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Disarmament expert brings nuclear optimism to Charlotte

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LAWRENCE TOPPMAN - ltoppman@charlotteobserver.com
Nuclear disarmament advocate Joseph Cirincione chats with students after his speech Thursday to the World Affairs Council of Charlotte.

Here’s a tale to make you choke on your cornflakes:

In 2007, a U.S. Air Force plane left Minot, N.D., supposedly carrying obsolete missiles scheduled for destruction. By accident, crews loaded actively armed nuclear missiles. That plane sat on a Louisiana tarmac overnight, protected by one guard and a barbed-wire fence. A panicky call the next day to Minot proved no one knew they were missing.

Nuclear disarmament advocate Joseph Cirincione shared that anecdote Thursday at a World Affairs Council of Charlotte luncheon at the Hilton Center City. His address to WAC members, guests and students from five area high schools and colleges blended insights, history, chemistry (for those of us who didn’t know how uranium could be altered to make bombs) and humor. He began by acknowledging our worst fears and ended by inspiring a sense of optimism.

If you’re younger than 40, you’re likeliest to have seen him discussing nuclear explosions on “The Colbert Report.” If you follow government affairs, you may know him as a member of Secretary of State John Kerry’s International Security Advisory Board. His newest book bears the title “Nuclear Nightmares: Securing the World Before It Is Too Late.” His business card identifies him as president of the Ploughshares Fund, which invests in initiatives to eliminate nuclear weapons.

“Many people think nuclear weapons are a problem of the past,” he said. “The risk of a nuclear device going off remains quite low. But the consequences are catastrophic.”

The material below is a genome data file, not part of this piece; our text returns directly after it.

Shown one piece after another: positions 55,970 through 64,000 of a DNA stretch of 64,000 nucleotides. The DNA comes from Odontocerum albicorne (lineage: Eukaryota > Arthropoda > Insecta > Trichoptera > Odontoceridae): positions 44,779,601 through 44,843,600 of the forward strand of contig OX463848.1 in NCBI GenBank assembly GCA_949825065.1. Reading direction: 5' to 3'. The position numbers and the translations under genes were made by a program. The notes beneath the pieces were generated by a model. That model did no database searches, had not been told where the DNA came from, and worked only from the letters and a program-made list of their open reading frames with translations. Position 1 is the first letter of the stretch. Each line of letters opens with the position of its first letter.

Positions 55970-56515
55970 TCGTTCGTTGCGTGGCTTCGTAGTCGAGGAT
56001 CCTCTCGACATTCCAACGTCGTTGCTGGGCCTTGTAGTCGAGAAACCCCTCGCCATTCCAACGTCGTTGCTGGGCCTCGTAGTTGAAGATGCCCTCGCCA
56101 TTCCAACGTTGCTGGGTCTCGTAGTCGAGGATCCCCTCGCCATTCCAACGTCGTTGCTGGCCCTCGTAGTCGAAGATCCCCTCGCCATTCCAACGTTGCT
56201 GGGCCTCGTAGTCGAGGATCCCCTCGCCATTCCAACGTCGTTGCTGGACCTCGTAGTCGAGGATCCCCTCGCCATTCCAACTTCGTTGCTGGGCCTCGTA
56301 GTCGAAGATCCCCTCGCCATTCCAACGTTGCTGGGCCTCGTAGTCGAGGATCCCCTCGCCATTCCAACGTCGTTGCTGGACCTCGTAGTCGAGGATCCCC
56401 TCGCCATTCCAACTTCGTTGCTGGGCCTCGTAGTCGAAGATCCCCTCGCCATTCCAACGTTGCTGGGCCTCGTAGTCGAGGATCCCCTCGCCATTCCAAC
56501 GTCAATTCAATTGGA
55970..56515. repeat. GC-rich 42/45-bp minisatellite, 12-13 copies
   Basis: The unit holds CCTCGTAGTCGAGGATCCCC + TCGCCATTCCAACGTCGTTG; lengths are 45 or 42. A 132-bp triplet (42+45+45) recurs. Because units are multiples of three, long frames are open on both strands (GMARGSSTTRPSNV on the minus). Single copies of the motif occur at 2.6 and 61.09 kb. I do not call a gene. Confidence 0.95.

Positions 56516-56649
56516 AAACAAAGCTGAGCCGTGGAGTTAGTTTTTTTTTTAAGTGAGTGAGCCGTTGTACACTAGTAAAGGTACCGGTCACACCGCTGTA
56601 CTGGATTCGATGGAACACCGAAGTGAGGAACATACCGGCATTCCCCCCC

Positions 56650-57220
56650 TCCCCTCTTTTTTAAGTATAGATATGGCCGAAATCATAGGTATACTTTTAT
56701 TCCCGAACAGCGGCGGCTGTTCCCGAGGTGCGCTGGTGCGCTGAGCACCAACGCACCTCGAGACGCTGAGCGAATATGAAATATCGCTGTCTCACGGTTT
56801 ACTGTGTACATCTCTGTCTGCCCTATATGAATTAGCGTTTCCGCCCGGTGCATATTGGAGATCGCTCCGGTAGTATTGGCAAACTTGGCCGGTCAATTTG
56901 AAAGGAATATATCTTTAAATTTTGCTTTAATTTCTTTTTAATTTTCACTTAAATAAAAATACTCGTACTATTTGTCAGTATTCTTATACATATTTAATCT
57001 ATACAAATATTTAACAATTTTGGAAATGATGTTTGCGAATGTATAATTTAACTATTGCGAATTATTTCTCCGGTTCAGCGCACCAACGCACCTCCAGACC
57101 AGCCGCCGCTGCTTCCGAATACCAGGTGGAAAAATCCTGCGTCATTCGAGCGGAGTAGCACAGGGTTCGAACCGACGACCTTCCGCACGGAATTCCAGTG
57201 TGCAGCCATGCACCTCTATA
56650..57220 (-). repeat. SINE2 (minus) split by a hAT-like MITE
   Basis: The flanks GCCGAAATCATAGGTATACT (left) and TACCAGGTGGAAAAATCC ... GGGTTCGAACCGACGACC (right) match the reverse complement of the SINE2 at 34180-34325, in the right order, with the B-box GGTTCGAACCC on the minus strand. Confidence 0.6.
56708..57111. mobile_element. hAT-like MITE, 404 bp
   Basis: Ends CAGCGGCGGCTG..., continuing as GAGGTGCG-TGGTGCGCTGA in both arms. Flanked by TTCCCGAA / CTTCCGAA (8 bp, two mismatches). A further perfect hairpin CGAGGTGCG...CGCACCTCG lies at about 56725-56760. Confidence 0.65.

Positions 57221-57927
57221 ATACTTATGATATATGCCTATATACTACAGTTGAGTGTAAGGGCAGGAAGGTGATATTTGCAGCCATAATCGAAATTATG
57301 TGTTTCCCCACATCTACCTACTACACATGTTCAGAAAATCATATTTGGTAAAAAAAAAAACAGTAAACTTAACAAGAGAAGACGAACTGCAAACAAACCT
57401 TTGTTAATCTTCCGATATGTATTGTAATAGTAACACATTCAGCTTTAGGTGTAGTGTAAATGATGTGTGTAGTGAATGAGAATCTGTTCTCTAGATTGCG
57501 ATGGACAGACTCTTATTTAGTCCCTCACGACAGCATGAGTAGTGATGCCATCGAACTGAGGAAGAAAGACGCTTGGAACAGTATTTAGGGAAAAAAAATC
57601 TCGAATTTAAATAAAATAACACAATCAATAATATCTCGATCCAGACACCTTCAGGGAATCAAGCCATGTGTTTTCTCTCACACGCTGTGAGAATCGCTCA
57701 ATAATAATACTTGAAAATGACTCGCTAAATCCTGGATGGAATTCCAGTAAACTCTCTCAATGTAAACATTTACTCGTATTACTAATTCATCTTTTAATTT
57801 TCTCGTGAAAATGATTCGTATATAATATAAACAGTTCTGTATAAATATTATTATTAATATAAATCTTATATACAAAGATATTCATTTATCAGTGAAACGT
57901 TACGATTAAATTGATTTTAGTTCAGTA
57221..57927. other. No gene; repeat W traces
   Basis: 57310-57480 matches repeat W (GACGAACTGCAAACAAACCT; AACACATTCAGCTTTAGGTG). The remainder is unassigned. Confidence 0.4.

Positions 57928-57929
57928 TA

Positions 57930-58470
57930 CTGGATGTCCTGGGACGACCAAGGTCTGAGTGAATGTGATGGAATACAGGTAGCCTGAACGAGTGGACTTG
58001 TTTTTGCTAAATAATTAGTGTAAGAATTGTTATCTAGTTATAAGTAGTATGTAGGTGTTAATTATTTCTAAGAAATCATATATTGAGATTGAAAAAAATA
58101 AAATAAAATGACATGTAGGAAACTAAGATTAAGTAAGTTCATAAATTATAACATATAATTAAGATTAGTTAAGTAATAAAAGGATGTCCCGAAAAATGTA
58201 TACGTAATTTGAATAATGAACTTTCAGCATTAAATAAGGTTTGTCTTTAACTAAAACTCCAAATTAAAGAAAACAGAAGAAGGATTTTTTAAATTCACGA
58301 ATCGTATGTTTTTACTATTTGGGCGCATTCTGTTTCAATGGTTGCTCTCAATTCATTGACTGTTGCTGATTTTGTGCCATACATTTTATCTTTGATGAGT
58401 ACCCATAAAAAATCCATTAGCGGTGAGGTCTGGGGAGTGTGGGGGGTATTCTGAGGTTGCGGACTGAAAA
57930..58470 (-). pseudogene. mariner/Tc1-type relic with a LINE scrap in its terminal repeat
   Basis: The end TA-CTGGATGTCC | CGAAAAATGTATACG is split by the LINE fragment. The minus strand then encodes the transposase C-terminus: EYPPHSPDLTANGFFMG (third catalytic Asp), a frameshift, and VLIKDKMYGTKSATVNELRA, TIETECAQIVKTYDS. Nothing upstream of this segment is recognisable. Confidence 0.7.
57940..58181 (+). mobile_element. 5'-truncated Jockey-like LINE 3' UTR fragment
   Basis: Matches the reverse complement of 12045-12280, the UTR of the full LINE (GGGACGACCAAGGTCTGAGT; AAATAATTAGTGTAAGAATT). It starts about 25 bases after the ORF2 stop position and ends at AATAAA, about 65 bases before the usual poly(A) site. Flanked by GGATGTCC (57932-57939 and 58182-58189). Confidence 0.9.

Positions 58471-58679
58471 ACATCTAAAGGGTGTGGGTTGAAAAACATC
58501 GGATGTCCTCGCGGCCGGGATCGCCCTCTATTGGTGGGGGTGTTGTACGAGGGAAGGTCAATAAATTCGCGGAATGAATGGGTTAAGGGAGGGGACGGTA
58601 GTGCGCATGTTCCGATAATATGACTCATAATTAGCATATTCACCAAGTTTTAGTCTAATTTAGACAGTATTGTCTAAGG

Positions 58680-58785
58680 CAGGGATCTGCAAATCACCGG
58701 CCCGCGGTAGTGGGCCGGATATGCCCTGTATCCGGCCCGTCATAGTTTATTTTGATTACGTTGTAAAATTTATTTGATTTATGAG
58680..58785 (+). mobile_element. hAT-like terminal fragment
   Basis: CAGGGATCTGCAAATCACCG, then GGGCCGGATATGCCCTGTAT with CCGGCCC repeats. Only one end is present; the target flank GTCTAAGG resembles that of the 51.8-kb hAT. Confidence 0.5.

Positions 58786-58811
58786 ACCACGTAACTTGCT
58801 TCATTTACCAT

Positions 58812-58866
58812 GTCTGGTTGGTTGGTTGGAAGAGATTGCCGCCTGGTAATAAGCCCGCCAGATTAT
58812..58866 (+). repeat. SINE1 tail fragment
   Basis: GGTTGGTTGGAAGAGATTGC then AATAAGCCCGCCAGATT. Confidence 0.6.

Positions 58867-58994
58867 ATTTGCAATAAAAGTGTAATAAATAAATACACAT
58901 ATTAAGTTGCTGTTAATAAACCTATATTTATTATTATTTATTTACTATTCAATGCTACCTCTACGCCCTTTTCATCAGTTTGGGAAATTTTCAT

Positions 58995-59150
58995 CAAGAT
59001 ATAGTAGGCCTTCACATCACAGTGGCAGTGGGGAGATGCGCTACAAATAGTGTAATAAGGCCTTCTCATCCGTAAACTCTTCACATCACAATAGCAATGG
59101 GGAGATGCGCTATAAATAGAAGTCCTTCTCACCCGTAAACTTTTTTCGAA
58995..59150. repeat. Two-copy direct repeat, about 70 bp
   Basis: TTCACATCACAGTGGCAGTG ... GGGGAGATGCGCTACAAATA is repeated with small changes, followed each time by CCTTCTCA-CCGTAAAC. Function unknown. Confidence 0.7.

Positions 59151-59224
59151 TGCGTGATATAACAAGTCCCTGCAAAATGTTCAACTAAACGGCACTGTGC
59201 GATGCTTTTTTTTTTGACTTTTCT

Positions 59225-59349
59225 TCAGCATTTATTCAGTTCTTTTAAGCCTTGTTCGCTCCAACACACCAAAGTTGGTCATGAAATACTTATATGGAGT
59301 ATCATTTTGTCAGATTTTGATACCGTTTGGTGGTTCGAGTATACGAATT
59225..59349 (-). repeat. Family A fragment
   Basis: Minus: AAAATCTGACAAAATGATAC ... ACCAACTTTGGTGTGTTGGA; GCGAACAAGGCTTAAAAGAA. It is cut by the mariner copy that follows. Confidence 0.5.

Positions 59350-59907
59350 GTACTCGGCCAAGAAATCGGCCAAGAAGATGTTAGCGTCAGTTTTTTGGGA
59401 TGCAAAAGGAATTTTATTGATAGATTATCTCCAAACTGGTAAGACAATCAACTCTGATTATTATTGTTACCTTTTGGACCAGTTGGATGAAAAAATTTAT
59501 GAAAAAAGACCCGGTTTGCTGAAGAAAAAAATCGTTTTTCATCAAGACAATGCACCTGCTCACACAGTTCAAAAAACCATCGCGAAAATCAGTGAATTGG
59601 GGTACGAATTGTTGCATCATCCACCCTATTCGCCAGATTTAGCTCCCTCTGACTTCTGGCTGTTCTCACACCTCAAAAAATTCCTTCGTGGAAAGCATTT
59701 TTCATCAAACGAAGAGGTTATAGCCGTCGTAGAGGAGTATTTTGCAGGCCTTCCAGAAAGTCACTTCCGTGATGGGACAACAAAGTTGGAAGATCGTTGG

Cirincione said Americans spend $55 billion a year to maintain the current “triad” system of bombers, submarines and missiles. “That system is nearing the end of its useful life,” he said. “So (researchers) are considering alternatives to replace it after about 2020. It’s been estimated that, over the next 50 years, we could spend $1 trillion on the new triad.”

He cautioned that the United States “can’t play nuclear Whac-A-Mole” with nations that develop weapons, unless we start to get rid of our own. “One of the big problems is that other countries think the United States is hypocritical,” he said afterward. “We’re stockpiling 5,000 weapons and telling other countries not to start developing them.”

The second half of his speech was mostly about Iran. He believes the agreement Kerry and other negotiators struck in Geneva last month will relieve nuclear tension: In exchange for the release of $7 billion in Iranian assets, which had been frozen under international sanctions, Iran agreed temporarily to freeze its nuclear program, making an Iranian “dash toward a bomb” much more difficult. (A long-term deal is being worked on, though Israel and American defense hawks oppose it.)

“I don’t think Iran is the most dangerous country in the world,” he said. “Pakistan has 100 nuclear weapons, al-Qaidal-Qaeda operating there, an unstable government and tension with India, its nuclear neighbor.”

The 64-year-old Cirincione grew up during the Cold War, “ducking and covering” during bomb drills at Connecticut schools. “The bomb” has hung metaphorically over his head since birth, yet he’s optimistic about world disarmament:

“I’ve seen the Soviet Union collapse. I’ve seen Protestants and Catholics shake hands in a unified Northern Ireland. I’ve seen a man walk out of a South African prison that held him for 28 years and become the president of his country. I’ve seen the Carolina Panthers win eight straight games. So nothing is impossible – just hard.”

Toppman: 704-358-5232
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